{ "screenID": 5, "targetScreenID": 1, "height": 54, "y": 434, "width": 104, "x": 443 }
	]
}

From this data, each screen will be translated into an artboard. And, each hotspot will be translated into a rect that links one artboard to another. Each artboard will consist of a single layer for the screen images; and then, N-additional layers for the N-hotspots that are associated with a given screen.

The algorithm for this ended-up being quite brute-force. There's not much that's elegant about it - it's just translating one data format into another. The trickiest part of this is that I couldn't use Lucee's native compress() function to generate the .sketch ZIP archive.

Well, that's not entirely true - when using Lucee's compress() function, I was able to generate the Sketch file; and, Sketch could open it. However, Craft-Manager couldn't expand the .sketch file during the syncing process. As such, I had to use the zip Command-Line tool that I invoked using CFExecute from a working-directory.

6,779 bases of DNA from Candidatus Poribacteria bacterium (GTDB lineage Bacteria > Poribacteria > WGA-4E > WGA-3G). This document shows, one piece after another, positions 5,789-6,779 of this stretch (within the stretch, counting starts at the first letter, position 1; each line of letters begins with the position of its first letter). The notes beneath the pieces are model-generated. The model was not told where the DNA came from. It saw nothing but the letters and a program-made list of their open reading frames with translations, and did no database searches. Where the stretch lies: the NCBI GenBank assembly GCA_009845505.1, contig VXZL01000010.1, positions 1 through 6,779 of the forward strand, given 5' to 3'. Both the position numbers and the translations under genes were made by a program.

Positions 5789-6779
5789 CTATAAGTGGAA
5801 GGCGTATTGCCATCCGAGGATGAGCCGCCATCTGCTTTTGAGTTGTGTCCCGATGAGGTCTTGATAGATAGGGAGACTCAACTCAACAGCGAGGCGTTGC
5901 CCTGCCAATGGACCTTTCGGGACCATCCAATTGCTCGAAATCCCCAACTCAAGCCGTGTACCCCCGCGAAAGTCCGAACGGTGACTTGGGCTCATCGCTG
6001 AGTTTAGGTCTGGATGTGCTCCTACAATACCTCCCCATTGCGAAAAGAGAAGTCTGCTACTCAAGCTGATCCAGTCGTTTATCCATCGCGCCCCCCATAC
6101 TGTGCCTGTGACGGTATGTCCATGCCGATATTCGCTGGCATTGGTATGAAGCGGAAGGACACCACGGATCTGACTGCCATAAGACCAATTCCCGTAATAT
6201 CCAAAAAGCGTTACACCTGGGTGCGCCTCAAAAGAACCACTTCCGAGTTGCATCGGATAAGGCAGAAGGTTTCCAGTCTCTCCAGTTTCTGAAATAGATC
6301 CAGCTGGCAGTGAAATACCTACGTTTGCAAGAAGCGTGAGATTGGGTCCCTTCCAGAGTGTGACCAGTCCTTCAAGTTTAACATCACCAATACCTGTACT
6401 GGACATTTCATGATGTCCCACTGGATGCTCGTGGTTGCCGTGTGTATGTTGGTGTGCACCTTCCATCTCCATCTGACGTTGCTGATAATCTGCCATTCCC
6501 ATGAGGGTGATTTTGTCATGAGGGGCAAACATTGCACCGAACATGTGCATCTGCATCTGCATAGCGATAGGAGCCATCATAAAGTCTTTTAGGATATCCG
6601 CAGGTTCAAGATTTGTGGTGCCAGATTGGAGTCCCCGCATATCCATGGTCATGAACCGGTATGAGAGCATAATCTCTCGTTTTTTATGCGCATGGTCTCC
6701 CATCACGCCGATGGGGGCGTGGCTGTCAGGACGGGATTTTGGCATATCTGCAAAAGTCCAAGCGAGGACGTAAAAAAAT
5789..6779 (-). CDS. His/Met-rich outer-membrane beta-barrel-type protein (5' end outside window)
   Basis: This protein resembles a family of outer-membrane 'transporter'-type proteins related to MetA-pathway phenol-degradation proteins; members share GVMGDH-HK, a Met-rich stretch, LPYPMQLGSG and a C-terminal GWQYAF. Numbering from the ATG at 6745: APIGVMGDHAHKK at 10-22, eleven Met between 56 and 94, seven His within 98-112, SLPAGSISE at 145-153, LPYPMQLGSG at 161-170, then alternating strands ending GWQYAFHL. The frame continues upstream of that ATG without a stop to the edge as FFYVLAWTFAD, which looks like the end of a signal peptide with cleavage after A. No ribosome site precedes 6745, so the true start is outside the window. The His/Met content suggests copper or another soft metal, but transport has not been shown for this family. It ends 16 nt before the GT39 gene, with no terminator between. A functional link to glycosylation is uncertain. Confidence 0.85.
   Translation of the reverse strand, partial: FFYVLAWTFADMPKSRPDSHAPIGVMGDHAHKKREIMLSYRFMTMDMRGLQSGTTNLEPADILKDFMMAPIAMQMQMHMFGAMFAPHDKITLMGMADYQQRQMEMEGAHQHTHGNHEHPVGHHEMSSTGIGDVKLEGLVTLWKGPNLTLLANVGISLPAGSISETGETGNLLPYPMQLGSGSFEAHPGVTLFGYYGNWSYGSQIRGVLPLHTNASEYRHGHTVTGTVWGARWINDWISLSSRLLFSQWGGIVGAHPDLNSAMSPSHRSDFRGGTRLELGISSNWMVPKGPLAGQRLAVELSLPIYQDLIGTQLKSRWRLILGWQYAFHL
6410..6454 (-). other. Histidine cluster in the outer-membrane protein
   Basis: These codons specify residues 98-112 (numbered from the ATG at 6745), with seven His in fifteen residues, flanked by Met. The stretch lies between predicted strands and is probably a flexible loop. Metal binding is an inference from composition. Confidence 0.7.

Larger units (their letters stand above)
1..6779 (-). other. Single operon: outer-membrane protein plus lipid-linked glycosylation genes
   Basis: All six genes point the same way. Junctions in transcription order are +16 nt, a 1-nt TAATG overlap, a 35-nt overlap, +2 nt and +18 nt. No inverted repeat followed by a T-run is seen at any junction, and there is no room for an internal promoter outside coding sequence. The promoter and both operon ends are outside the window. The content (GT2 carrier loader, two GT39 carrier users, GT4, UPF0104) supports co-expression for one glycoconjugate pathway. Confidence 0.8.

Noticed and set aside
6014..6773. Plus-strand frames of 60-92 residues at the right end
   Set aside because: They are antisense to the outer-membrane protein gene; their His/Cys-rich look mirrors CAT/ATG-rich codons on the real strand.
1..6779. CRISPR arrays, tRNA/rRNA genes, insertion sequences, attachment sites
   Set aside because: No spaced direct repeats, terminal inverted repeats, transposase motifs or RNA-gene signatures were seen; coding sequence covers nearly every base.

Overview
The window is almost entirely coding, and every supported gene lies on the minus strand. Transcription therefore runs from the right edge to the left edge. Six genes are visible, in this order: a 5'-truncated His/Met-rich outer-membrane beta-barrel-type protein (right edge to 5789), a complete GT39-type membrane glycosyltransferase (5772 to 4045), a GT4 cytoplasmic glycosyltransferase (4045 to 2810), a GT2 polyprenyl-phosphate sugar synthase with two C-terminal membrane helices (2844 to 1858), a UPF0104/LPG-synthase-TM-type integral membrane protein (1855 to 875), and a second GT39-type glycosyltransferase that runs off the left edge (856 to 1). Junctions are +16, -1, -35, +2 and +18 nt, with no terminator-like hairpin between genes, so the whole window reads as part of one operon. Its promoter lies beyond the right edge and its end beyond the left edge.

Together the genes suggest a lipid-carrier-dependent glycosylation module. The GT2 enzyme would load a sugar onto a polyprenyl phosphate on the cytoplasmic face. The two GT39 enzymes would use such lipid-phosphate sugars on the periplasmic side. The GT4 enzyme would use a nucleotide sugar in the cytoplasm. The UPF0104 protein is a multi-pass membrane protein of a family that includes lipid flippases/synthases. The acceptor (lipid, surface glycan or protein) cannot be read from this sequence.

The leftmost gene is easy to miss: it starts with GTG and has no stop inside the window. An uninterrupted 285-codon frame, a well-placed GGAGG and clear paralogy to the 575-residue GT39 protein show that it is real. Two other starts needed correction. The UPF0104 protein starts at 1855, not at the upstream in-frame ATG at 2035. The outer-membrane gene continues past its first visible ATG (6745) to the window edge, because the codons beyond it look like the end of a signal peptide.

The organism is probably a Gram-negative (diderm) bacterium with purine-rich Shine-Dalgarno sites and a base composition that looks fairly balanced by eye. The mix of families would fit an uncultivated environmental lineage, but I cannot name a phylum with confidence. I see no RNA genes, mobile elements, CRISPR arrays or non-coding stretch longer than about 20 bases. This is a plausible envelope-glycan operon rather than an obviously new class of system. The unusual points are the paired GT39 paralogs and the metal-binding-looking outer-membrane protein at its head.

Before we look at the code, let's look at the outcome - in the following GIF, I'm going to:

  1. Generate a prototype.sketch file from the source data.
  2. Open it in Sketch.
  3. Sync it to InVision using Craft.
  4. Open up the new prototype in the InVision web-app.

How cool is that?! As you can see, I am generating an interactive Sketch file using my prototype data. Then, I'm syncing that interactive Sketch file up to InVision using Craft / Craft-Manager. And once synced, we can see that the resultant web prototype has hotspots!

Ok, here's the ColdFusion code behind this - it's several hundred lines. I've tried to break it down into steps at the top, each of which is implemented by a ColdFusion User Defined Function (UDF) farther down in the file. I hope this lends well to readability:

<cfscript>

	withWorkingDirectory(
		( workingDirectory ) => {